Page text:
detailing a methodology for costing the impacts of climate change.
This methodology will assist users to identify and quantify the
impacts of climate change and value these impacts for a range
of scenarios using standard economic techniques. The methodology
also shows how to compare impact costs against the costs of adaptation
options, to work out how much adaptation is needed.
8. UKCIP works with regional partnerships
in the nine English regions and three Devolved Administrations.
All of the regional partnerships have produced scoping studies
that identify, at a minimum, how climate change will impact on
the region. Many of the scoping studies have identified water
security as an issue for the region and the are continuing to
grapple with water management issues such as balancing water requirements
for existing demands, new housing, and increased tourism.
9. The UKCIP regional partnerships also
provide a forum for others to engage with. Most regions have an
established partnership that includes a wide range of people who
can be consulted on various issues.
10. Sectoral studies are also carried out
under the UKCIP umbrella and three of these have specifically
focused on water security. One of these studies was CC:DEW which
looked changes in at future water demand due to behavioural responses
to climate change (eg from irrigation, garden watering, industrial
activity etc) by the 2020s and 2050s.
11. RegIS (Regional Climate Change Impact
and Response Studies in East Anglia and North West England), is
an integrated assessment study, the first phase of which was completed
in 2002. The study focused on integrating socio-economic factors
and climate change across the coastal and river flooding, agriculture,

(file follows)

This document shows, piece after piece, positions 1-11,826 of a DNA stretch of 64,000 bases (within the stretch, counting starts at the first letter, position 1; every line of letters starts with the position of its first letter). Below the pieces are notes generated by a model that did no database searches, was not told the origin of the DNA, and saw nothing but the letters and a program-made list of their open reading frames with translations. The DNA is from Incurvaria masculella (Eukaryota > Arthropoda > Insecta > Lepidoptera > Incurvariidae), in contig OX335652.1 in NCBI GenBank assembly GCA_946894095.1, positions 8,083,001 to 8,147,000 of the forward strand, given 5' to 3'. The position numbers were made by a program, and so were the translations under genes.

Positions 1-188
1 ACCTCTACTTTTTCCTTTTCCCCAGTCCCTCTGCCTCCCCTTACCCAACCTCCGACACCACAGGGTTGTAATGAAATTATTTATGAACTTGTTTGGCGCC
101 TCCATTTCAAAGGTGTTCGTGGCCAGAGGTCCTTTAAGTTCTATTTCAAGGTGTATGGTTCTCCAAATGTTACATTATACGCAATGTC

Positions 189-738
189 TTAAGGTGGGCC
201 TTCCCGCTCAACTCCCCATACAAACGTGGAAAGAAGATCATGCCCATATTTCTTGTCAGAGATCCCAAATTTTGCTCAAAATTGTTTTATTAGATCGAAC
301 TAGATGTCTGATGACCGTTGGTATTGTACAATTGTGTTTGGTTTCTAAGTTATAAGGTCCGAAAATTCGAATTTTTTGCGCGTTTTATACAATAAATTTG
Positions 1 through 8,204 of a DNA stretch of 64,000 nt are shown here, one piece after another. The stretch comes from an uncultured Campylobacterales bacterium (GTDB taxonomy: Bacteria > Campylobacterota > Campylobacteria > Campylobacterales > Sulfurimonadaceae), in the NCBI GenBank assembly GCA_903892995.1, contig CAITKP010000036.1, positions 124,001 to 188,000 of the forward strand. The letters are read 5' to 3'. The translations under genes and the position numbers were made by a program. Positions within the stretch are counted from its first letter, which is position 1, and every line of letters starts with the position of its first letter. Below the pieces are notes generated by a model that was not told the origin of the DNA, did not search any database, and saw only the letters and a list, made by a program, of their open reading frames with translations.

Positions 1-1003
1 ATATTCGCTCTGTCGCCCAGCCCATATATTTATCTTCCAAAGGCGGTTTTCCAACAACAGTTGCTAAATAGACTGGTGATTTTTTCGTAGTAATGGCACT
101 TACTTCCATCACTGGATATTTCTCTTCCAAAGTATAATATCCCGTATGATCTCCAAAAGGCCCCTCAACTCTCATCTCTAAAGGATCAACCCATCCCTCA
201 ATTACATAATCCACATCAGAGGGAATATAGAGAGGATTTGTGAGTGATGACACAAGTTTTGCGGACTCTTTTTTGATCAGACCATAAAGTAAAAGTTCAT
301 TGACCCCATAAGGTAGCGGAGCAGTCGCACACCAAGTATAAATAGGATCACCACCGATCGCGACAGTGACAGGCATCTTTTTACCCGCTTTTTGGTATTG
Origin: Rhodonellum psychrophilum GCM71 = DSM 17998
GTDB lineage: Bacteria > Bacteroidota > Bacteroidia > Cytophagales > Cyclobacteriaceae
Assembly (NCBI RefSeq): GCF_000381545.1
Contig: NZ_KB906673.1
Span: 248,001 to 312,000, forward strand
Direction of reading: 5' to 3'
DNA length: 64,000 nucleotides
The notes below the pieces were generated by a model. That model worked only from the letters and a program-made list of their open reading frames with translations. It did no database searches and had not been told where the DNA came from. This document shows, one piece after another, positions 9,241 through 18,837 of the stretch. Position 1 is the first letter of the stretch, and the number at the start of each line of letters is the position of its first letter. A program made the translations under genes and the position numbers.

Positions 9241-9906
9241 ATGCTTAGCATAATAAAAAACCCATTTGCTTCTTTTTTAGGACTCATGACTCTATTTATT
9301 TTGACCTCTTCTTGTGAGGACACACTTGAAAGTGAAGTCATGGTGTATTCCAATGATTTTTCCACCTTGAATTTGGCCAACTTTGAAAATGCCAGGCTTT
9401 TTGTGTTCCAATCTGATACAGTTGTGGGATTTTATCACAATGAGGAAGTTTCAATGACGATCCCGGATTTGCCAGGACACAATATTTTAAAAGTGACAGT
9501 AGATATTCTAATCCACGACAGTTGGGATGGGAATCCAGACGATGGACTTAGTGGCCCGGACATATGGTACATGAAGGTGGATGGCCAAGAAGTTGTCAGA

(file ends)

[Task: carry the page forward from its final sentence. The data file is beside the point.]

water and biodiversity sectors. In 2003 a second phase of the
RegIS started, focusing on the same regions and sectors. This
study is due for completion in September 2005. Outputs from this
project should include a tool to help decision makers assess how
climate change will impact on a sector and across various sectors.
12. A final sectoral study that could be
relevant to this inquiry is the MONARCH project which focuses
on climate change and nature conservation in Britain and Ireland.
MONARCH (Phase 1) investigated the potential impacts of climate
change in Britain and Ireland on a range of species and habitats.
Phase 2 aimed to downscale this approach in order to provide a
detailed understanding of impacts on ecosystem processes, which
can then be applied to addressing nature conservation objectives
within the context of climate change. Outputs from this project
might be of interested to the Committee when addressing ways of
minimising the impact of changes in water availability on biodiversity.
13. UKCIP would be very pleased to assist
with the climate change impacts and adaptation aspects of your
inquiry. I do hope these comments are helpful. We look forward
to hearing from you, and to providing you with further details
on the above in due course.
UK Climate Impacts Programme (UKCIP)